The executive summary is so poorly written that it not only lacks the most important information about the higher education sector in Pakistan but also gives information in a confusing way. For example, where the summary talks about almost 27,000 scholarships it fails to mention whether this number is for students or teachers. In a very simple manner the number of scholarships for students and teachers could have been given separately. Similarly, when the summary mentions ‘192 projects including 15 for Balochistan’, it could have given the breakup for all provinces in a line or two.

When the summary mentions about 27,000 scholarships ‘of which 193 overseas scholarships awarded and 89 scholars returned’, again it fails to mention whether these 193 and 89 scholarships were for students or teachers; or which level is being discussed here, bachelor’s, master’s, or doctoral? Then in the next line it says, ‘1530 scholars completed their PhDs overseas in phase I and II’, so are these other than 193 and 89 mentioned in the previous line? And what was the duration of phase I and II? If phase I was earlier than 2014, why is it included in the report? Probably to cause more confusion.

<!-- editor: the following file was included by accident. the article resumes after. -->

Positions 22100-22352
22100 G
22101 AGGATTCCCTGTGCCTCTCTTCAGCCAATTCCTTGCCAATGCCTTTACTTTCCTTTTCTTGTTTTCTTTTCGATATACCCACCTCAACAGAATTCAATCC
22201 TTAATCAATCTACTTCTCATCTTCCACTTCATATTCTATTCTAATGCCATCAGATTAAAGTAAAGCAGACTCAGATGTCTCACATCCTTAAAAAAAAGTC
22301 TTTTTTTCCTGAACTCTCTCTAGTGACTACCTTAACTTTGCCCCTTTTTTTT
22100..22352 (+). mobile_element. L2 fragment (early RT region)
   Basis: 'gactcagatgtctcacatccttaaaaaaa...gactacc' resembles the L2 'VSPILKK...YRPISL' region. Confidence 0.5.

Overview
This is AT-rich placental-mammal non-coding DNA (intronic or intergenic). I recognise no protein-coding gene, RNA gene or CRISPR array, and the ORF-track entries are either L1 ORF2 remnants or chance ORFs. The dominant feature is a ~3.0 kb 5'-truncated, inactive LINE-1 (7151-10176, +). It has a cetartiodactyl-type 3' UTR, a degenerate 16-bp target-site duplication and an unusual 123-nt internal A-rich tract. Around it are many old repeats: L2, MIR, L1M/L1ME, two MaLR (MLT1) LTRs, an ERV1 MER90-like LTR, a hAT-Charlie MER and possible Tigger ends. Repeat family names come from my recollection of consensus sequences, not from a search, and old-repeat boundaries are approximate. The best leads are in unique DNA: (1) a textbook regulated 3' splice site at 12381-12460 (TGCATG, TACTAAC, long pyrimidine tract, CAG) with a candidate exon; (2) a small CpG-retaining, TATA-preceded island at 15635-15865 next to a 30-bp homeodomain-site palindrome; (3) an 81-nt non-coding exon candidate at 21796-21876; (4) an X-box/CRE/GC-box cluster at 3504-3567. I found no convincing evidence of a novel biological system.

The chapter on HRD informs us that 22 scholarship programmes are currently being implemented by the HRD division with an approved budget of over Rs70 billion. Now, the report does not mention what it means by currently, since the report is released in 2018, one would assume that they are talking about the present. The report does not mention anywhere the release date, neither does it apologize for the delay in reporting or explain any reasons. Then it goes on to mention indigenous scholarship to 421 scholars again without clarifying whether the scholars are students or teachers.